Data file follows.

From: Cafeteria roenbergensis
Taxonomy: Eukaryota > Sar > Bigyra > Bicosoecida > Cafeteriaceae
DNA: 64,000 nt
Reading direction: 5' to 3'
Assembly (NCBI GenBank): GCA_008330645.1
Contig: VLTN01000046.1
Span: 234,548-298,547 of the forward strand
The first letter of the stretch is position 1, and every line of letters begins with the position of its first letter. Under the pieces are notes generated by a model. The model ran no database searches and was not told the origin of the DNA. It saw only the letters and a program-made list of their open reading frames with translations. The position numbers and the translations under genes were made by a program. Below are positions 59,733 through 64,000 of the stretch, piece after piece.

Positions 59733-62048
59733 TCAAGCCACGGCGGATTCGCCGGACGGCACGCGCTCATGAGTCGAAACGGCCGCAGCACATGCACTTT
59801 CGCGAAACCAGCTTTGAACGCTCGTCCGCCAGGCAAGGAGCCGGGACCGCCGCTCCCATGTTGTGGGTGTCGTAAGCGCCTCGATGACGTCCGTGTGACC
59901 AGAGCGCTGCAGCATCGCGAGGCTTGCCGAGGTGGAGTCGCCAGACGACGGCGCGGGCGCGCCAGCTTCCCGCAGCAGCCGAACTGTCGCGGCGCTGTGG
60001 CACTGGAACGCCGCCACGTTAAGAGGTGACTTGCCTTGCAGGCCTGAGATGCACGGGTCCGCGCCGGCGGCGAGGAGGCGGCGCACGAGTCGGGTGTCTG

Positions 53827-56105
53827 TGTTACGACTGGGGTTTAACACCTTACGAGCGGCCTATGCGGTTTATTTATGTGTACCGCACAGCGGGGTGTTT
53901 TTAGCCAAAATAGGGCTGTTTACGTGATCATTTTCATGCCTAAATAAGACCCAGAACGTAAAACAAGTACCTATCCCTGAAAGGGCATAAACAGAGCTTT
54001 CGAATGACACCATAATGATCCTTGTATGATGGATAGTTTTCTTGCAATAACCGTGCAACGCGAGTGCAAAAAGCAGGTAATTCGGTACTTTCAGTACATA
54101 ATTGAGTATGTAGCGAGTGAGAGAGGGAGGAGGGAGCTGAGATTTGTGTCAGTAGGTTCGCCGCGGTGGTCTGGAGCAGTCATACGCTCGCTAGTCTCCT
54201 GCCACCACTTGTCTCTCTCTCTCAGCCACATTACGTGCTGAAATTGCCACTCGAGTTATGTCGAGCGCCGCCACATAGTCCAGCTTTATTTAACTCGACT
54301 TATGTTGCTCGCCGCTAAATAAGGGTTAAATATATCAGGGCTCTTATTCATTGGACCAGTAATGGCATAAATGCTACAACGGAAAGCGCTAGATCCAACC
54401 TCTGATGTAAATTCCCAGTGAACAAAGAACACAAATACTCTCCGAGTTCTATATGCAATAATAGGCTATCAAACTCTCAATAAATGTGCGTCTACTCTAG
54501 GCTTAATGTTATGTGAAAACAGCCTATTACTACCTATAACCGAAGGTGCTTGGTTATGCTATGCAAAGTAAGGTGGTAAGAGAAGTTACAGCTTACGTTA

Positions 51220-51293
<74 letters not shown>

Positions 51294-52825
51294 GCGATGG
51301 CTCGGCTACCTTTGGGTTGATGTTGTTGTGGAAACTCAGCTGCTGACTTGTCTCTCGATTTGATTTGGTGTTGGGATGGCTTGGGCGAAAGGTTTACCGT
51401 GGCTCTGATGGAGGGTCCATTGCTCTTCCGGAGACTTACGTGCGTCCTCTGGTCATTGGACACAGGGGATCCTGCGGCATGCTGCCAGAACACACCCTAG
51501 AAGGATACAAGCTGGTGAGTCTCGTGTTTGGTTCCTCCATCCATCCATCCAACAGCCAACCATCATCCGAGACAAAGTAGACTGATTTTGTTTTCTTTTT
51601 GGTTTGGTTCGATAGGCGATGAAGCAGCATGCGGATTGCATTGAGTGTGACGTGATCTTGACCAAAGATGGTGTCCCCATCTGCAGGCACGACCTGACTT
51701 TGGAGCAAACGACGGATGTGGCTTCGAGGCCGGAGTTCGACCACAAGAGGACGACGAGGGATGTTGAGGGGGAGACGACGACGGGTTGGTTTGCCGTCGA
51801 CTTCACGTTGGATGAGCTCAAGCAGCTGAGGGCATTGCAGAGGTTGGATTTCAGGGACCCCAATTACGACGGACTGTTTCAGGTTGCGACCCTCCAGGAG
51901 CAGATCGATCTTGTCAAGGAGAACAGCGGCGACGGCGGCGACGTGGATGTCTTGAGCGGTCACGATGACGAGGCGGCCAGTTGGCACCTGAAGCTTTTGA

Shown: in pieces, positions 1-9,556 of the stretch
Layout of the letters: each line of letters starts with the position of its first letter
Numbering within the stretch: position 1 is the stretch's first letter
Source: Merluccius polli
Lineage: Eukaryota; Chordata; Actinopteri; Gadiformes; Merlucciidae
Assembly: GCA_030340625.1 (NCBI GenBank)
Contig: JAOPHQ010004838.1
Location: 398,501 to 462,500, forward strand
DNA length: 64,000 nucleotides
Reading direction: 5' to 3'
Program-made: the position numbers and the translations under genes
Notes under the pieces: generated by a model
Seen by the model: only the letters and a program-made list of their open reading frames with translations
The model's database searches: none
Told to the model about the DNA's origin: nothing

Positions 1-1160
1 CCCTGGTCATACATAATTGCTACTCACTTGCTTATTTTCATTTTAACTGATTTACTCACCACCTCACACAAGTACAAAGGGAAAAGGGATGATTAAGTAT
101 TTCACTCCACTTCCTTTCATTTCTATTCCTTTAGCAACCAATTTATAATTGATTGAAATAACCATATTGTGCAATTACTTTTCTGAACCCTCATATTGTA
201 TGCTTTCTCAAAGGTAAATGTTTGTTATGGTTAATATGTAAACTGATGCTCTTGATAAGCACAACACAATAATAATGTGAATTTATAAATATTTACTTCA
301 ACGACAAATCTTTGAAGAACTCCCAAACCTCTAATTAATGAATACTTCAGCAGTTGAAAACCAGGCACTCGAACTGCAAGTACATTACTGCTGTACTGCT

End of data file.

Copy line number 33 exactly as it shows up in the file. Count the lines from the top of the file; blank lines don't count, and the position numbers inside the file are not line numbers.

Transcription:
51901 CAGATCGATCTTGTCAAGGAGAACAGCGGCGACGGCGGCGACGTGGATGTCTTGAGCGGTCACGATGACGAGGCGGCCAGTTGGCACCTGAAGCTTTTGA